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March 9, 2017 - TCO

TCO’s research and education vital to patients

Athletes get better at their respective sports through practice and dedication, finding new ways to improve their on-field performance. Research and education play similar roles in the lives of physicians.

The Research and Education Department at Twin Cities Orthopedics expands knowledge and improves the practice of medicine. An internal team dedicated to research and education tirelessly works toward a goal of providing reliable care to patients.

Results can change or modify surgical procedures to improve patient outcomes, and they provide confirmation that a particular treatment has its expected and desired outcome.

“Orthopedics is a fast-changing section of medicine. If you participate in research, you could potentially play a role in shaping treatment options,” Dr. Chris Coetzee said. “At a minimum, staying involved in research, and paying attention to what is published, one will not fall behind in your treatment of patients.”


Research and education help answer physicians’ and patients’ questions about how to manage problems and help determine outcomes for new or unique treatments and procedures; it keeps health care providers honest in regard to their own patient outcomes, too.

“I enjoy participating in research with TCO for several reasons,” Dr. Scott Anseth said. “With a group our size we have a real opportunity to not only evaluate the outcomes of our treatments but the value of those treatments to patients, hospitals and payers. From our data we can make significant improvements in how orthopedic care is delivered to patients.

“Research within TCO challenges us as surgeons as we strive to provide the highest level of care for our patients. It builds a sense of community within TCO. I love discussing what my colleagues are doing and how it has changed their practice and may possibly change mine.”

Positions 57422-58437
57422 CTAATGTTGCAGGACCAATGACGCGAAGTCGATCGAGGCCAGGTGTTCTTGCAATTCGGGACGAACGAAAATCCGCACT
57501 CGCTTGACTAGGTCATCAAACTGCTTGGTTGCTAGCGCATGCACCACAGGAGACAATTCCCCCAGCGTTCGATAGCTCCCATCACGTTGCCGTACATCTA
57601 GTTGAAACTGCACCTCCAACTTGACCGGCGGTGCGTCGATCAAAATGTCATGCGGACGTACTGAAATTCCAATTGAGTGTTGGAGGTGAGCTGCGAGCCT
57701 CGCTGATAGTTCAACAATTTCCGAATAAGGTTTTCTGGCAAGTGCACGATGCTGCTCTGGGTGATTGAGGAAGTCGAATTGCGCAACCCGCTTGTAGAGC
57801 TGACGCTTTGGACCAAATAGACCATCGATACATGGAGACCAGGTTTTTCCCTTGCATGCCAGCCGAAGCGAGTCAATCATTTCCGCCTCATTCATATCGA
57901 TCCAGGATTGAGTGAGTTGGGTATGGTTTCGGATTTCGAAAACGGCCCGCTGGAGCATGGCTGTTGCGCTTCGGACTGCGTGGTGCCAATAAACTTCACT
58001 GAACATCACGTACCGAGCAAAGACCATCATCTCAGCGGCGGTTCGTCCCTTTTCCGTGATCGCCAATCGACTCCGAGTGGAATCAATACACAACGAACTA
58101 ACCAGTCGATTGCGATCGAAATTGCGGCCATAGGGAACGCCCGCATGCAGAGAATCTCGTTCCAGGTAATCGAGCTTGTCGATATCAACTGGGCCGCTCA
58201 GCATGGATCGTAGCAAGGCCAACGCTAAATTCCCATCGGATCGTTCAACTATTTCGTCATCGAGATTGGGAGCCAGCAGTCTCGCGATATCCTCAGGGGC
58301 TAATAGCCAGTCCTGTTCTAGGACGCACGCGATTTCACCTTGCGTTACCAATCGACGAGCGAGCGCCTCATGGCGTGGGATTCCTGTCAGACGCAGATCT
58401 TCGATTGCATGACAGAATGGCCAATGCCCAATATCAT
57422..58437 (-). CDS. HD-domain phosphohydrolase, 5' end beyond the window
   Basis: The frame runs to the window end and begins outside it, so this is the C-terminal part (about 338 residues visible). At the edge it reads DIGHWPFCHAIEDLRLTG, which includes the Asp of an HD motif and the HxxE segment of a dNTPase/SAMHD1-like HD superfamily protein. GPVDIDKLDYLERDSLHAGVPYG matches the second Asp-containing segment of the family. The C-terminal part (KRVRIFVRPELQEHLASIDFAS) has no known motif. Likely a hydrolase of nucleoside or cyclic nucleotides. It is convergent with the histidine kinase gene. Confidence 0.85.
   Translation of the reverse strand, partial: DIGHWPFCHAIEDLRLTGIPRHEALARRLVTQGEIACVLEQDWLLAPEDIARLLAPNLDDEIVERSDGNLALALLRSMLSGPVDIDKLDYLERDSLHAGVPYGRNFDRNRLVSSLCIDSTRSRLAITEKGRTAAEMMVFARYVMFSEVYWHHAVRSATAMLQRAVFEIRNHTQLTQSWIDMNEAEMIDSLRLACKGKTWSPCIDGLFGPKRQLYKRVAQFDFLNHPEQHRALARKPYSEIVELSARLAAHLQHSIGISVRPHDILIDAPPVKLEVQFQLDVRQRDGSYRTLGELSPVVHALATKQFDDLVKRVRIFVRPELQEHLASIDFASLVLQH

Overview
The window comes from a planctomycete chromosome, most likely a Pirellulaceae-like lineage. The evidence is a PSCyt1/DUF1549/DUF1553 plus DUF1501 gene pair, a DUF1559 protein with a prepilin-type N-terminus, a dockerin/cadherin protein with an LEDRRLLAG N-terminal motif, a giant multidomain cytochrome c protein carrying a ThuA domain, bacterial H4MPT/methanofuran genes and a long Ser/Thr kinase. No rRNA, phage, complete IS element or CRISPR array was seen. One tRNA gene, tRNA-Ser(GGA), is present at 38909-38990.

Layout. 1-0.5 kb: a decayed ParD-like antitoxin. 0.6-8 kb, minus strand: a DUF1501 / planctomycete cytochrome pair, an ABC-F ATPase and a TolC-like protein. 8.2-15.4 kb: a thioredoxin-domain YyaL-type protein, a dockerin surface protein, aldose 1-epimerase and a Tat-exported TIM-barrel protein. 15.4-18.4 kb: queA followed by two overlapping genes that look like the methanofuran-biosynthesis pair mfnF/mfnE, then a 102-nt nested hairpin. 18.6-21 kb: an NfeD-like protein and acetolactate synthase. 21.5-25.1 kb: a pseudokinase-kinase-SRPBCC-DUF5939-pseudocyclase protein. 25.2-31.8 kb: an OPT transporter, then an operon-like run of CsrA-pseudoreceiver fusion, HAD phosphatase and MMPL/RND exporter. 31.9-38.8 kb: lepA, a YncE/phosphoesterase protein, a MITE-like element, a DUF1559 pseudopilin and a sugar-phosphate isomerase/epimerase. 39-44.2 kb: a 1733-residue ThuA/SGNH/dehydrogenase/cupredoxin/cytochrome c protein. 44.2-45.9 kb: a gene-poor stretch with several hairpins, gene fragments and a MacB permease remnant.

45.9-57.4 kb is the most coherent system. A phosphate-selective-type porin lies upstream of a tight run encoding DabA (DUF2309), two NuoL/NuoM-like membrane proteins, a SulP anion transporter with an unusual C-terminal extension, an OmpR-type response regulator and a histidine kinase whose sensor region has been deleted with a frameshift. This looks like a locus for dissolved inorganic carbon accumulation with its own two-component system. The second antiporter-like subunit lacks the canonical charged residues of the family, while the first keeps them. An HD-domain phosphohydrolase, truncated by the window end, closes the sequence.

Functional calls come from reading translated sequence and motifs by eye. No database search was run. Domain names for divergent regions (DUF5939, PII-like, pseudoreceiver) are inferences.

A lifetime of learning is important in any discipline. Research allows experts to not only learn from their own work but also the research of others. The work gives some of the most-respected minds in the field a chance to work together and compare notes.

“Research and education provide an avenue to collaborate with thought leaders around the world,” Dr. Chris Larson said. “This allows us to further advance our subspecialty fields.”

“Research and dissemination of that research is vital for the advancement of knowledge throughout sports medicine and orthopedic fields and to teach others in the evaluation and care of specific athletes,” said Dr. Brad Moser.

Dr. Corey Wulf said, “Research and education are vital to the evolution of medicine. Research advances medicine by using scientific methods to answer questions, solve problems and draw conclusions. By participating in research and education, we advance our own knowledge as well as those with which we work, all for the benefit of our patients.”

Goal of research and education

The goal of medical research is to question conventional wisdom, compare newer methods with traditional techniques, and ensure patients are receiving the best possible care. Long-term follow-up studies help educate and inform patients of what to expect after a specific treatment regimen.

Ultimately research helps to dictate how we practice and treat injuries based on short- and long-term outcomes,” Dr. Larson said. “In addition to helping clinicians with regards to delivery of health care, research allows us to discuss expectations with our patients in order for them to be better prepared for the journey ahead and choose the best possible individualized treatment option.”

Because of research, evidence-based medicine exists. A physician’s instincts regarding treatment success and failures are important, but they need evidence to support those instincts and deliver for their patients, Dr. Larson said.

“Being in a practice that promotes research and quality patient care is a recipe for success,” said Brandon Schomberg, DPT, OCS, SCS, CSCS. “Research in itself can be time consuming, but collaborating together as a team, with one goal in mind, we can continue to exceed patient expectations, which is the ultimate reward. This is done by utilizing best-practice habits, thinking outside the box and being the leaders in orthopedic care and rehabilitation for successful recovery.”

Research and Education annual meeting
Dr. Chris Coetzee (center) talks during the annual Research and Education meeting.

Benefits of research

When the Research and Education team at TCO comes up with novel ideas or outcome-based recommendations, the organization, all medical care providers and patients, and the community at large, benefit through reliable care and improved outcomes.